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 Metamorphosis ZOO 311  Presented by:  Metamorphosis ZOO 311  Presented by:

Metamorphosis ZOO 311 Presented by: - PowerPoint Presentation

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Metamorphosis ZOO 311 Presented by: - PPT Presentation

hessa al obaid Metamorphosis is a biological process by which an animal physically develops after birth or hatching involving a conspicuous and relatively abrupt change in the animals body structure through cell ID: 776049

larva eggs egg stage larva eggs egg stage metamorphosis body head legs insect larvae adult appendages pupae types insects

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Slide1

Metamorphosis

ZOO 311

Presented by:

hessa

al-

obaid

Slide2

Metamorphosis

is a biological process by which an animal physically develops after birth or hatching, involving a conspicuous and relatively abrupt change in the animal's body structure through cell

growth and

differentiation.

Slide3

Types of Metamorphosis

Slide4

Ametabola

Are a division of insects which are wingless and do not undergo any metamorphosis, but which hatch from the egg nearly in the same form they keep throughout their life. E.x. Apterygota (collembola)

Slide5

Hemimetabolism (incomplete metamorphosis)

Is a term used to describe the mode of development of certain insects that includes three distinct stages: the

egg

,

nymph

and the

adult stage

.

These groups go through gradual changes; there is no

pupal

stage.

The nymph often somewhat resembles the adult stage but lacks wings and functional reproductive organs.

E.x

.

Exopterygota

.

Slide6

Complete metamorphosis

The eggs hatch into larvae molt several times , turn to t pupa stage then to adult form. Each stage of the life cycle – egg, larva, pupa, and adult – looks different from the others. Entomologists call these insects holometabolous. Such as Endopterygot

Slide7

Insect eggs

Slide8

Insect

eggs

Insect eggs have various shapes. Some are conical, others are elliptical or hemispherical.

The egg covered with a shell or varying thickness color and shape.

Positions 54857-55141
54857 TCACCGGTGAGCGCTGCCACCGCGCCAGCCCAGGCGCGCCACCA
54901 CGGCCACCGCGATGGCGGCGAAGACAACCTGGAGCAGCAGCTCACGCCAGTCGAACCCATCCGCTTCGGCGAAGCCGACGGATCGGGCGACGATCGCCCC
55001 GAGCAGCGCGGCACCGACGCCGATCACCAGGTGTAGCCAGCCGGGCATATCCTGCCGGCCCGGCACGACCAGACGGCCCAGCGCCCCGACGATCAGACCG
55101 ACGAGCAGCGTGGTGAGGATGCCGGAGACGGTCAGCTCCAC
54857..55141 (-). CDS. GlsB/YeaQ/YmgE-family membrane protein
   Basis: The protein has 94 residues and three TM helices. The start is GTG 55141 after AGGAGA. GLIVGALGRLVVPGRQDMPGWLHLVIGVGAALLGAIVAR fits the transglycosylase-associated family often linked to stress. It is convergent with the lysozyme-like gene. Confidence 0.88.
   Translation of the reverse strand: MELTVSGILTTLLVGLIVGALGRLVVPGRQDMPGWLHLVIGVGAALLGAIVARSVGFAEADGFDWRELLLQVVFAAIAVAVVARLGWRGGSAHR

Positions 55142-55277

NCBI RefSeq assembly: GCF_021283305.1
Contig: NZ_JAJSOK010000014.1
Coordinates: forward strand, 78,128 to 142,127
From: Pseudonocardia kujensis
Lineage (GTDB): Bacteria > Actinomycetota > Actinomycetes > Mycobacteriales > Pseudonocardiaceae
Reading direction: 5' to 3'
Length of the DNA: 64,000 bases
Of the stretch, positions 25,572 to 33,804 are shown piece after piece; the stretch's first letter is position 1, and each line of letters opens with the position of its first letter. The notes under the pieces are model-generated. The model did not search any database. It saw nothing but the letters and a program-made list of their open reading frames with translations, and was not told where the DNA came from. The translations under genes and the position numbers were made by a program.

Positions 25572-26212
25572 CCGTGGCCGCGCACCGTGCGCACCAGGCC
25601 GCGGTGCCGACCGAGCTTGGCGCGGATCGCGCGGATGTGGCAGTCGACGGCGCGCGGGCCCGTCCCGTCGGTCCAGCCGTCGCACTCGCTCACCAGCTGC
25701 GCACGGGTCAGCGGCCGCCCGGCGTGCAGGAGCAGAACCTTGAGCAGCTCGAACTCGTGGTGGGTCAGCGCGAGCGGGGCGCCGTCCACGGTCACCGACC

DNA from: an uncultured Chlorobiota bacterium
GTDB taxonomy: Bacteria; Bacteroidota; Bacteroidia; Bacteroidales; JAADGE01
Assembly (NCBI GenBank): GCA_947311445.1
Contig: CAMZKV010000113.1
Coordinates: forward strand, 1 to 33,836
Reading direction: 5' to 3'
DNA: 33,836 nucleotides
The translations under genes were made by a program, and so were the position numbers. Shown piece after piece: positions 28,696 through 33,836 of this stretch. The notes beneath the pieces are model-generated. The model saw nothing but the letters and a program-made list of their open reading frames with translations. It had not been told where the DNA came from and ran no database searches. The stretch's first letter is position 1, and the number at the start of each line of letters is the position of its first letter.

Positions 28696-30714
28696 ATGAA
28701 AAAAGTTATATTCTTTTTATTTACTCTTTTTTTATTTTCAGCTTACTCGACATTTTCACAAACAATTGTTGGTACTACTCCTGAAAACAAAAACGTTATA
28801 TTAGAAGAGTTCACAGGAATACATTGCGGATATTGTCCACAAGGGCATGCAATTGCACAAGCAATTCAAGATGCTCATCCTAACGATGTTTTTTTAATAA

Some eggs are laid singly in or plants, or in the soil, others laid in groups.

The eggs are enclosed in an outer egg case or

ootheca

.

Slide9

house fly

Slide10

American Cockroach egg cases

Slide11

Eggs of Culex

Slide12

Southern green stinkug, Nezara viridula

Slide13

Larva

The larva is the stage which hatch from eggs in insect with compleat metamorphosis. Larvae take different forms and is divided into three main types:

Polypod

Campodeiform

Apodous

Oligopod

Scarabaiform

Encephalous

Hemicephalous

Acephalous

Slide14

1-Polypod

It possesses 3 pairs of jointed legs (true legs) and numerous abdominal prolegs, with cylindrical body. Well-defined segmentation. Usually sluggish and live near there food. Order- Lepidoptera

Photo shows a caterpillar

Slide15

2- Oligopod

Presence of well-developed thoracic limbs. Pairs of abdominal cerci.

Photo shows a ladybird beetle larva

Slide16

There are two type of Oligopod

2-1-

Campodeiform

This type of larvae look elongated, flattened, predatory and active.

Well-

sclerotized

body, with

prognathous

head. Legs are long and not reduced, with a pair of terminal appendages.

E.x

. Order :

Neuroptera

Slide17

2-2-

Scarabaiform

Body soft, cylindrical and C- shape.

Thoracic legs, no

cadual

process or appendages.

Most of them move slowly.

It is commonly called "grub"

coleoptera

Slide18

3- Apodous

Larva with no legs and with reduced head that requires maternal care or deposition in or on food source.

Common in hymenoptera,

diptera

and some coleopteran

.

There are

three forms

of the larvae depends on the growth of head rings:

Slide19

Slide20

3-1- EncephalousWith well- sclerotized head capsule. E.x. Nematocera (Mosquito larvae)3-2- Hemicephalous With a reduced head capsule which can be retraced within the thorax. E.x. Tabanus Larva

Slide21

3-3- AcephalousWithout a head capsule. (Musca larva).

Slide22

Pupae

The

papae

is the resting inactive

instar

in all

holometabolous

insect.

During this stage the

unsect

is incapable of feeding and is quiescent. i.e., develops from the egg through the larva and the pupa stages to the adult.

The following types of pupae are recognized:

Slide23

Obtect

, the appendages are visible but they are closely glued to the body. The pupae is coverd with a tight- fitting transparent skin and only the posterior end of the abdomen is movable. E.x. Lepidoptera

Slide24

Exarate

, with the appendages free and not glued to the body; such as pupae of the Western honey bee. E.x. Hymenoptera

Slide25

Coarctate

, the appendages are not visibile. The pupae is enclosed in apuparium which is made from the last larval skin. Found in certain Diptera